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KIERON SMITH, BOY by James Kelman

KIERON SMITH, BOY

By James Kelman

Pub Date: Nov. 1st, 2008
ISBN: 978-0-15-101348-7
Publisher: Harcourt

A child’s vision of his rough-and-tumble world occupies the latest from Scottish author Kelman (You Have to Be Careful in the Land of the Free, 2004, etc.).

For Kieron, it’s all a matter of size. There are big boys and wee boys, and Kieron is a wee boy. Later, other distinctions emerge. In his native Glasgow, there are Papes (Catholics) and Proddies (Protestants). Members of the rival religions lead separate lives, though Kieron (a Protestant) has a few Catholic friends. He tells his story pell-mell; the syntax is disjointed; dialect words add flavor to his rambling account. Kieron lives in cramped quarters with his mother and unfriendly big brother Matt (size again). Tensions mount when his grumpy father leaves the Merchant Marine to take a factory job. Kieron finds more love at his grandparents’ place. There are soccer games with his pals, but best of all is climbing: walls, trees and drainpipes (his specialty). The joy of physical exertion saves him from an otherwise dreary childhood of petty restrictions. Kelman doesn’t supply a plot and leaves characterization fuzzy, but he captures Kieron’s consciousness and character formation as he interprets the world and argues with himself. This inner dialogue is often circular and tedious, but there is one moment, after Kieron experiences the death of a loved one, when he lets rip in a fine transcendent passage that marks him as a young fatalist. He turns 12 and goes to a new school, which he hates (all that homework), slipping into truancy as he gets a small job making deliveries. He dreams of running away with his best friend Mitch, a freeloader who steals from his folks, and finds relief in swearing (formerly taboo). He’s at the threshold of sexual adventure, but he seems headed for a bleak future in the underclass.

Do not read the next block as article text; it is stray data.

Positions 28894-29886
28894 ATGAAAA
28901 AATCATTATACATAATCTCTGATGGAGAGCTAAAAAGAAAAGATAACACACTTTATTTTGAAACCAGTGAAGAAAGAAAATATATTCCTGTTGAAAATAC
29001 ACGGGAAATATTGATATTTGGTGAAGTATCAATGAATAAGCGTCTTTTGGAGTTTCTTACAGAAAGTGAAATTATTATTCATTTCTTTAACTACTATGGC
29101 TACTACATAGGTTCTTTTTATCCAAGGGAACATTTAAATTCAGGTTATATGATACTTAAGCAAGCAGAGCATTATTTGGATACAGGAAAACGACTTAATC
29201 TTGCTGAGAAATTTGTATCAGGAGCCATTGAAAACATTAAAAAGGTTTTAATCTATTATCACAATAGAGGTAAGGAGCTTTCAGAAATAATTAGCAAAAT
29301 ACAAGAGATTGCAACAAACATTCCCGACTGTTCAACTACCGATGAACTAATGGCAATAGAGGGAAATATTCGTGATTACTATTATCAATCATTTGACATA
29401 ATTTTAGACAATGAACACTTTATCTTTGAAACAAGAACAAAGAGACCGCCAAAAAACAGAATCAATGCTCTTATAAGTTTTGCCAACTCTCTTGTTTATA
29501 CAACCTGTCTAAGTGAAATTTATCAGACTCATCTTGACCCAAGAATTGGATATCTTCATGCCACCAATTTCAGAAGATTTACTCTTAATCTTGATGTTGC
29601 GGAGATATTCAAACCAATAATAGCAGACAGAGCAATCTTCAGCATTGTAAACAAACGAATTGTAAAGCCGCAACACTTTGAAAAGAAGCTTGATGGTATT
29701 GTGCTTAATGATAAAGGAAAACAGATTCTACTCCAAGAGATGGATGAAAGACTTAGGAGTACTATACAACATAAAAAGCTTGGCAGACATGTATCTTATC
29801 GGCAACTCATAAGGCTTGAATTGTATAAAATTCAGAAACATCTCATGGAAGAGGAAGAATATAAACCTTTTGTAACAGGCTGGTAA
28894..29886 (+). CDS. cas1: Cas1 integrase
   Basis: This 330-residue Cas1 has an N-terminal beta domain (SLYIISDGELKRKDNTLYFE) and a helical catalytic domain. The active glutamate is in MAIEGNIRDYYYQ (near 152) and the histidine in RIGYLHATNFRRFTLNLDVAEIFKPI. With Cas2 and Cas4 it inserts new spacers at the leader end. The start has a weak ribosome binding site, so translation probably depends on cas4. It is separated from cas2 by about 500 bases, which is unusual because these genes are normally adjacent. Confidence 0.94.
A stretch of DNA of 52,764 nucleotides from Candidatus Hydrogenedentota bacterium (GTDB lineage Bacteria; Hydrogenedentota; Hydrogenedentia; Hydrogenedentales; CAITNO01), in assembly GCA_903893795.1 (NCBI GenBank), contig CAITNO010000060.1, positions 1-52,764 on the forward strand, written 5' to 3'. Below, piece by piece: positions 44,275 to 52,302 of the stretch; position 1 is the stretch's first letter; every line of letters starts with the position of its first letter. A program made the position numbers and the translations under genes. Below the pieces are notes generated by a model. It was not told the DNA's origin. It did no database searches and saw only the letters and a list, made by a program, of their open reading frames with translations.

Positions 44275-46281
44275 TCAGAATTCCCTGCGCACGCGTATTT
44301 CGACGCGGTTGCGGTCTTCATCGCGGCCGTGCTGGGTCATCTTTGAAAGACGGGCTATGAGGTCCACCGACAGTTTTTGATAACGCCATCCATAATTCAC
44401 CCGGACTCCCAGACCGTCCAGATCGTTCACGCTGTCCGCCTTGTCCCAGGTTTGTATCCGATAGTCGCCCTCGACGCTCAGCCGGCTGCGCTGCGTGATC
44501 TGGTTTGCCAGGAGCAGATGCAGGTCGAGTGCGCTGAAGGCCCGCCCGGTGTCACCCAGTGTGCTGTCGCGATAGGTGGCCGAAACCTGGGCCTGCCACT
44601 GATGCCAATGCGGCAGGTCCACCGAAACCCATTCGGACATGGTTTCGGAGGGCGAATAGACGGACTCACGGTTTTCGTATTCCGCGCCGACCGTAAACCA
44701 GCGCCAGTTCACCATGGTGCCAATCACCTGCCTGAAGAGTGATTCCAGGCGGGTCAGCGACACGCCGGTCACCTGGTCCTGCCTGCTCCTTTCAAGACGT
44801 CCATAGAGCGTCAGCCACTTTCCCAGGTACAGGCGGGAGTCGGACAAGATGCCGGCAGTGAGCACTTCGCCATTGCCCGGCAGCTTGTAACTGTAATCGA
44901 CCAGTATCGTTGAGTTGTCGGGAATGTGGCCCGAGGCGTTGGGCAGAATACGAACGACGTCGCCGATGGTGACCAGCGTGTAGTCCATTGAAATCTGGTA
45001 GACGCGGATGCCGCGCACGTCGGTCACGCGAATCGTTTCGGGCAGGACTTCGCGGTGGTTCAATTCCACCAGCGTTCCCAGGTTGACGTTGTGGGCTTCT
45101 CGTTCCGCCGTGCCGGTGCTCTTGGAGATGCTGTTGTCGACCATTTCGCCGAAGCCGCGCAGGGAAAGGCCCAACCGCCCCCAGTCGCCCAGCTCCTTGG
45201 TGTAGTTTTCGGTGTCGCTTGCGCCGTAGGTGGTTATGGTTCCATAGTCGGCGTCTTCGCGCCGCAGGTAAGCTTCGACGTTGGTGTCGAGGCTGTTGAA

Though it’s a vivid reminder that childhood is a foreign country, the book is way too long and self-indulgent.